How come nobody talks about the Gossip anymore? My own, completely unsubstantiated theory is that there just wasn’t enough mindshare to go around; so much of the punk-blues trio’s mid-2000s blog appeal–a red-state band with blue-state politics and a big-voiced, big-bodied frontwoman–has recently reemerged in the more commercially palatable form of the Alabama Shakes. And that’s a shame, because as much as I like the Shakes, it was the less “palatable” aspects of the Gossip that made them so fascinating.
Fueled as much by riot grrrl as by roots rock, the Gossip were always a bit too radical to fit in with the turn-of-the-century “‘the’ bands” they superficially resembled. Frontwoman Beth Ditto, a self-described “fat, feminist lesbian from Arkansas,” would frequently perform as close to nude as was legally permitted: an act of aesthetic aggression against the indie-waif ideal, years before fat-positivity entered the mainstream consciousness. And their music was similarly bold: their 2002 EP Arkansas Heat closed with “(Take Back) The Revolution,” an 11-minute feedback-laced freak-out that fused the ragged glory of early White Stripes with the Third Wave feminist sloganeering of Bikini Kill.
But sloganeering needs substance to back it up, and in that regard “The Revolution” also delivers. Ditto’s lyrics are a rallying cry against the patriarchy that spans (at least) two generations: “My mother worked every day of her life for a man who don’t care / While all you do is criticize my body, my hair, or the clothes I wear… But I tell you when it’s all through / You’re gonna get what’s comin’ to you.” As a Pitchfork reviewer put it in 2002, “it’s a coy maneuver to resort to these Huggy Bear-like ideological theatrics over a rousing Howlin’ Wolf-style guitar line– especially since the former helped to complicate rock music’s sexual politics, and the latter can be used as a tool to effectively silence conversations about sexual politics if played in the right context.” Subtract the obligatory layer of early-2000s Pitchfork smarm, and I’m inclined to agree.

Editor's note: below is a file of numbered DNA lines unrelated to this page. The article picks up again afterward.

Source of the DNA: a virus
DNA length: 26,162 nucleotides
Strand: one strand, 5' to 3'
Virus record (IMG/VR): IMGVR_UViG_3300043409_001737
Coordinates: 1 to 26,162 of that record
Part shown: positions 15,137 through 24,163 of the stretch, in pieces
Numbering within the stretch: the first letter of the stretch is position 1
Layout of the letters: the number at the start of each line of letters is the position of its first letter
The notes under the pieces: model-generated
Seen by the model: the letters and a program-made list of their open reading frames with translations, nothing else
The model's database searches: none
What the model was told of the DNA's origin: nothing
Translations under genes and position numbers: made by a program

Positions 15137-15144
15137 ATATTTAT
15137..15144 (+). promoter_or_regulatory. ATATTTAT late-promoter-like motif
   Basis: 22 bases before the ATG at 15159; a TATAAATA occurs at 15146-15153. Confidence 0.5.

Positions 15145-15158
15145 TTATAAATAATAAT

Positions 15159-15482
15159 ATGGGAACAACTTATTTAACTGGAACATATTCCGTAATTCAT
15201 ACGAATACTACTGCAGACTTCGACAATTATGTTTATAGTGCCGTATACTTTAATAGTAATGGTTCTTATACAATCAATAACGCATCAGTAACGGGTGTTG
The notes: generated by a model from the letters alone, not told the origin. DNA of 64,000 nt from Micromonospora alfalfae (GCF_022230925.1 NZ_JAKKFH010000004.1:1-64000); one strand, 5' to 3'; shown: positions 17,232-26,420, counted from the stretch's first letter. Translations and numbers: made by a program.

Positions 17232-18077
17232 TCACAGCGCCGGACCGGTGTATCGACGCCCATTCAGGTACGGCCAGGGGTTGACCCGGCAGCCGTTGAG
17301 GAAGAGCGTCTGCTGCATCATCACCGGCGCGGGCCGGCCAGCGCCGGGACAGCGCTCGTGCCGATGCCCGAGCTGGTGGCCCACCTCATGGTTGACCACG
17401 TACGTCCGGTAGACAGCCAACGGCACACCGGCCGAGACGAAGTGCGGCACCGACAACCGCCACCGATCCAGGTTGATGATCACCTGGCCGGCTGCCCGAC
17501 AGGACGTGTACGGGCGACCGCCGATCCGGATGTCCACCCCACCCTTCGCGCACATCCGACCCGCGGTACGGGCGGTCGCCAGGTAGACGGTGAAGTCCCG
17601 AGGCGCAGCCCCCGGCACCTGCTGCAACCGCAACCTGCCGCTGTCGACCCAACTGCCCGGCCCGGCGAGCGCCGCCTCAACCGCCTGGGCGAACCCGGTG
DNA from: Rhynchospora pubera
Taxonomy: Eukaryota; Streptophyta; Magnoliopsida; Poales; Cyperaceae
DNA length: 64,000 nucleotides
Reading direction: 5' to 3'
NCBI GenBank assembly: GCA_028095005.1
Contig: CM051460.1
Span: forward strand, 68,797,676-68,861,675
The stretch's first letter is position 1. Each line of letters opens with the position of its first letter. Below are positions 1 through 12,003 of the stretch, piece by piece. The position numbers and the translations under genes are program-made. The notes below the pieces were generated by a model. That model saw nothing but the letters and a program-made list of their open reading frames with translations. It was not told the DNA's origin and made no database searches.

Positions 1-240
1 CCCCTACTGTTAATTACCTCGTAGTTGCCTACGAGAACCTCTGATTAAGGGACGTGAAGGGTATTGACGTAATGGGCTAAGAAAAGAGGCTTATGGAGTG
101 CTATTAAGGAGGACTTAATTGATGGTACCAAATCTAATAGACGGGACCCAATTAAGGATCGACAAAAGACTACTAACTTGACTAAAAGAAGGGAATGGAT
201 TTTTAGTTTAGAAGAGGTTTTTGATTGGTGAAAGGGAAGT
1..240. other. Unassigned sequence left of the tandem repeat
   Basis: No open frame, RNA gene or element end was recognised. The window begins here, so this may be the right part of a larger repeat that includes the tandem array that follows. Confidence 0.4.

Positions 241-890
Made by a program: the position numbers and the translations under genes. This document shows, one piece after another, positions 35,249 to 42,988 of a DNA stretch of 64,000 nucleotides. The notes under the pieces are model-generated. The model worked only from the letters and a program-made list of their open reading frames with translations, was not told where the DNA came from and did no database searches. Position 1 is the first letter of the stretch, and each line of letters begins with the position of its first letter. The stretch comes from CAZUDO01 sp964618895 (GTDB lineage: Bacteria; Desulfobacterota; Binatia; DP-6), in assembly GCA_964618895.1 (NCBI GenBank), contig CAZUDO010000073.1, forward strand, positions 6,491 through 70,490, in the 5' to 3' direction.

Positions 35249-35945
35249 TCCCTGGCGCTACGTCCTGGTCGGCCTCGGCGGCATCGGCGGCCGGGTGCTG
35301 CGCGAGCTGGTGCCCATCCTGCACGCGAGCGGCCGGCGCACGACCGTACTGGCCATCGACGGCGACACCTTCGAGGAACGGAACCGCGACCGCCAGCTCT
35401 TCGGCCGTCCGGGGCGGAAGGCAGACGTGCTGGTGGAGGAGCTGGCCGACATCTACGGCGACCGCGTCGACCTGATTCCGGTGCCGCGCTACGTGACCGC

And it’s that “coyness”–I’d actually say subversiveness–that makes me miss the Gossip. It’s rare enough these days to find a good punk-blues band; but a good punk-blues band that is also capable of challenging sexual politics and inciting you to smash the patriarchy is rarer still. The Gossip, of course, later morphed into a much nimbler (and still great!) dance-punk act, following the sea change of mid-2000s indie rock from the White Stripes to Franz Ferdinand; their subversiveness was just as welcome in this context, and probably a more natural aesthetic fit. But I’ll always have a soft spot in my heart for the original group: a band that rocked as hard as the Detroit-area “garage” acts I grew up on, but with a much more progressive, political edge.
Later today, I’ll post an interview I did with Gossip frontwoman Beth Ditto back in early 2006, right around the time of the stylistic shift described above. Then, tomorrow, we’ll return to our regularly-scheduled programming with a new post from Callie. Playlists are below!